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How NextGen TV Could Bridge Digital Divides

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Cable TV operators, satellite service providers, and the behemoth telcos are happy to sell everyone their TV program service—to the tune of $217 per month on average, according to research firm Decision Data. That’s about the same as the average bill for all major utilities combined (electricity, gas, water, sewage and garbage). If you can’t afford that, like many in minority and underserved communities, too bad.

Luckily there is an alternative, and it’s free. Over-the-air TV is not only still available and free, but with recently developed and approved new technology, broadcasters will be providing new services to parts of the market written off by pay TV providers. No more “let them eat cable!”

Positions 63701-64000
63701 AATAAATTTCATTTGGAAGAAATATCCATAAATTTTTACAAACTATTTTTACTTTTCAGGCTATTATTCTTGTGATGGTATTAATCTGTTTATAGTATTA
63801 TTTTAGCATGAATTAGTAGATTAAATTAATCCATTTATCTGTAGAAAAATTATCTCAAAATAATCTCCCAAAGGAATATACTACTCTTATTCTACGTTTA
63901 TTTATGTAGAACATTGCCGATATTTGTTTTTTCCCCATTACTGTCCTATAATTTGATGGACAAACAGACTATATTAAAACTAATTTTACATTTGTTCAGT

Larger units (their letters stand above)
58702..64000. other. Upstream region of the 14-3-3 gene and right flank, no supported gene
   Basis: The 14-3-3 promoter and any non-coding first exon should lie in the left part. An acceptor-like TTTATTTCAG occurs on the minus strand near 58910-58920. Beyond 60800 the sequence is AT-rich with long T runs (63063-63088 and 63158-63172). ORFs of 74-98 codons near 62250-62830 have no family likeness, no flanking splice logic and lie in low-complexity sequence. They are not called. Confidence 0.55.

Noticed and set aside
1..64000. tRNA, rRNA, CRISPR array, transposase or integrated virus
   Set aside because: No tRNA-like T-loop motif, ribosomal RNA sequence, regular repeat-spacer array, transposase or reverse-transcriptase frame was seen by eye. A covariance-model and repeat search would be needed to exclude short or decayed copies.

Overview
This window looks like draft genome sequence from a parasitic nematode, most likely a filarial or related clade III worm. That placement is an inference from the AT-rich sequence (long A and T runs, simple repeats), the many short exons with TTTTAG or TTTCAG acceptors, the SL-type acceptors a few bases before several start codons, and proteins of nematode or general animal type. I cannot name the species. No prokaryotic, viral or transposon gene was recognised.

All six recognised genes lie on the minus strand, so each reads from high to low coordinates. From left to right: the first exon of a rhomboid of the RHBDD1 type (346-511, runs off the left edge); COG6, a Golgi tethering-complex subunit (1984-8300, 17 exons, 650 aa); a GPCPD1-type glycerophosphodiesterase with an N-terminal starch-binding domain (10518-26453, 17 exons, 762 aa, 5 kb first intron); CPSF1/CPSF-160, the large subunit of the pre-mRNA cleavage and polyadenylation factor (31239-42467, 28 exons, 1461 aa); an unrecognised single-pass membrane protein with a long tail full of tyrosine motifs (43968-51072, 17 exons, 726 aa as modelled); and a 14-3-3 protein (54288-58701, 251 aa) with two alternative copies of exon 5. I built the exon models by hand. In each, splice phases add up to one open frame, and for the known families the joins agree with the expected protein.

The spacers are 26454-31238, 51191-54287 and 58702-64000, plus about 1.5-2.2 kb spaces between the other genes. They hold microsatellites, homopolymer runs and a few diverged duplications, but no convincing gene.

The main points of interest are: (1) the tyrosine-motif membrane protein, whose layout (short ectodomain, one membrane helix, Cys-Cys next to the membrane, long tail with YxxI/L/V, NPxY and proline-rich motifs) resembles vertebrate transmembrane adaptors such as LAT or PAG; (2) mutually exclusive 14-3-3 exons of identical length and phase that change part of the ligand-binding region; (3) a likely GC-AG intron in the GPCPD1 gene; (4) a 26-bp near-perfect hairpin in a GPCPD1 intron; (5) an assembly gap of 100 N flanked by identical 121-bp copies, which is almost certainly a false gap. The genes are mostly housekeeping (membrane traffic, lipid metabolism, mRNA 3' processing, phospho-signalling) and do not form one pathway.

NextGen TV is based on a new technological standard—ATSC 3.0—established by the Advanced Television System Committee as the newest version of over-the-air TV. It allows viewers to have a truly amazing array of services, starting with ultra-high definition (4K) video and immersive audio delivering beautiful pictures and sound. It is IP (internet protocol) based, but no internet access is required for it to work. It allows distance-learning channels with no buffering or pixelating and targeted emergency alerts that are not blocked because the cell phone system is down during a storm or overloaded in a crisis. Best of all, it does not need to be anchored to a TV set on your wall at home—it can be available to mobile devices as well—in your car, on your laptop and on your phone.

Read more at TvTechnology.